From Grassroots Activism to Power Politics: Human Rights Ideas and 20th-Century International Relations

AHA Session 298
Society for Historians of American Foreign Relations 2
Sunday, January 8, 2017: 9:00 AM-10:30 AM
Centennial Ballroom G (Hyatt Regency Denver, Third Floor)
Vanessa Walker, Amherst College
Vanessa Walker, Amherst College

Session Abstract

During the twentieth century, questions about the responsibilities of states to their populations dominated the discourse and practice of international relations. Human rights policy was not just foreign policy — the emergence of international norms shaped the lives of citizens around the world. To grapple with the constellation of ideas we call human rights and their role in global affairs, therefore, historians must contend with local conditions, intersectionality, and cultural and societal factors.

This panel on the role of human rights ideas, sponsored by the Society of Historians of American Foreign Relations, thus engages directly with the 2017 Annual Meeting theme of “Historical Scale: Linking Levels of Experience.” Each of the panel’s three papers link the global and the local, exploring the agency of citizens as well as the asymmetrical power of the state. All three treat human rights as a contested concept, both internationally and domestically, and examine how individuals and organizations worked to impose their own interpretations thereof on publics and policymakers. The papers draw links across time and space to engage with the question of human rights — from the churches of the Southern United States to the halls of the Kremlin. Taken together, the papers in this panel assess the intersection between foreign and domestic policy, the role of the United States in the world, and the questions of race, class, and gender which informed modern human rights policy and its consequences.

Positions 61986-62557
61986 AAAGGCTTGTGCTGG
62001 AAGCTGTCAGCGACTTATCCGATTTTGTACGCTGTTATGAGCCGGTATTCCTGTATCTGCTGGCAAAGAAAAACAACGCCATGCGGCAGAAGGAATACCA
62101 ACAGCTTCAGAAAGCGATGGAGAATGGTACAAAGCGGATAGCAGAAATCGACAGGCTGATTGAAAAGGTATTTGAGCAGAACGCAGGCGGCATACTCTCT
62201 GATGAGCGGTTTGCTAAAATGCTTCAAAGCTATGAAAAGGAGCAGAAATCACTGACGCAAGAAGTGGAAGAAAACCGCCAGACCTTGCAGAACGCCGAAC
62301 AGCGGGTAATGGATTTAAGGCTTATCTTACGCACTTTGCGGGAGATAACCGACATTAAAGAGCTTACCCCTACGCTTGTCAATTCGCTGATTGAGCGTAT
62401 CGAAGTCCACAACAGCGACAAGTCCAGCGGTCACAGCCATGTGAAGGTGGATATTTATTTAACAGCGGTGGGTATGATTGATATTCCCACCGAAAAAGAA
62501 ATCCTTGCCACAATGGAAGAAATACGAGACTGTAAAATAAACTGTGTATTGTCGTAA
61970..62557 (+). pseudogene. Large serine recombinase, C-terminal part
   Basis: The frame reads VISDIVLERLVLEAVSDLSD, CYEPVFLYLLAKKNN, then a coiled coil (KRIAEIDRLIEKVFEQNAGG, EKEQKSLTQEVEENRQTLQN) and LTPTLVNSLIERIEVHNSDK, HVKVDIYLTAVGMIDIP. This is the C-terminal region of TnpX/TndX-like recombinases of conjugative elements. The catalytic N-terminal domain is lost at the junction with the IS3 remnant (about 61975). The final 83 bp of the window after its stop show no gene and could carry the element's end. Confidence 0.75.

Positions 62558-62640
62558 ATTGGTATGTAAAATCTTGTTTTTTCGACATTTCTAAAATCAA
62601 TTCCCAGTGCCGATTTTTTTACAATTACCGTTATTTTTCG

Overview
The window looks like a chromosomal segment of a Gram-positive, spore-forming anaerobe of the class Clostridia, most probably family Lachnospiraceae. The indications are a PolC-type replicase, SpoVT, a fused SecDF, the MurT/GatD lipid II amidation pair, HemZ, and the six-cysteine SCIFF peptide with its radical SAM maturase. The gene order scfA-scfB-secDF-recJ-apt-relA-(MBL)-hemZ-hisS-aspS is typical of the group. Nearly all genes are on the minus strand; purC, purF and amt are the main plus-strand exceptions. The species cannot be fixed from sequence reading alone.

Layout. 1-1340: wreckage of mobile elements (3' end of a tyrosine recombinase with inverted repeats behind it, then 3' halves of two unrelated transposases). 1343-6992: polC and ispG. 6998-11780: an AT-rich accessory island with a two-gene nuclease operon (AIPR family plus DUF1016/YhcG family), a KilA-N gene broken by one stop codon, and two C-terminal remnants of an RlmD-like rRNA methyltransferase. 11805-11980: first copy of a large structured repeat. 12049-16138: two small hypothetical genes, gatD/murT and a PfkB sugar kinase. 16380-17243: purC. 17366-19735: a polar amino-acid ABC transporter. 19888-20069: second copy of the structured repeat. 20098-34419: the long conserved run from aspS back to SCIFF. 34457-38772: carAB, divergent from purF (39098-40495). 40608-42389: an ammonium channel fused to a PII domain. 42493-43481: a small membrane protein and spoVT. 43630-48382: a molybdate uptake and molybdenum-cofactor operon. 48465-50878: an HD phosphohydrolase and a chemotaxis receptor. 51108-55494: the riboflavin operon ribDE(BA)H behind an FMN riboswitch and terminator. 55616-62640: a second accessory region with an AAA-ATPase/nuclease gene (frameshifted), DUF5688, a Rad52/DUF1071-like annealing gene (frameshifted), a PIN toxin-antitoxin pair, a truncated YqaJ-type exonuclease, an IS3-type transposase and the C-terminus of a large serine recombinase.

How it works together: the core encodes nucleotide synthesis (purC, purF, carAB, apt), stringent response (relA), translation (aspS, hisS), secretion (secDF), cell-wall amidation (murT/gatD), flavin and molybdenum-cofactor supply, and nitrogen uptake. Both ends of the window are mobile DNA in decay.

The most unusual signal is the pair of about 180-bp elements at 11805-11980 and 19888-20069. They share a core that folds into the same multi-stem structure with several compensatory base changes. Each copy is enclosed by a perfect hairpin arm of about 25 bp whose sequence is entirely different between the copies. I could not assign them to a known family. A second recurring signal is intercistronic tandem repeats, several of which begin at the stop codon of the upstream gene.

Beyond engaging directly with the theme of this year’s meeting, all three authors featured on this panel make significant contributions to the historiography of human rights in their own right. Ingu Hwang’s paper explores pressure for democratization in South Korea from both within and without, placing the idea of human rights at the core of efforts both to support and suppress the liberalization movement. Simon Miles examines human rights in the context of the waning Cold War struggle between the United States and the Soviet Union, making extensive use of newly declassified documents from Russian, Ukrainian, and other Eastern bloc archives to illustrate how both Moscow and Washington appropriated the language of international human rights movements to suit their own goals. Lauren Turek’s paper probes the fierce debates, as well as moments of shared purpose, that broke out among and between American religious denominations — from Pentecostals and Southern Baptists to Catholics, Jews, and mainline Protestants — as they sought to convince US policymakers to take up the cause of human rights and religious liberty across the globe during the Cold War. 

In unique ways, this panel both enriches and complicates our understanding of human rights as a historical phenomenon, contributing to an important conversation about the role of human rights in global affairs. By tracing links across scales, all three papers inform our understanding of the history of human rights movements around the world as both drivers of local change and responses to large-scale global shifts.

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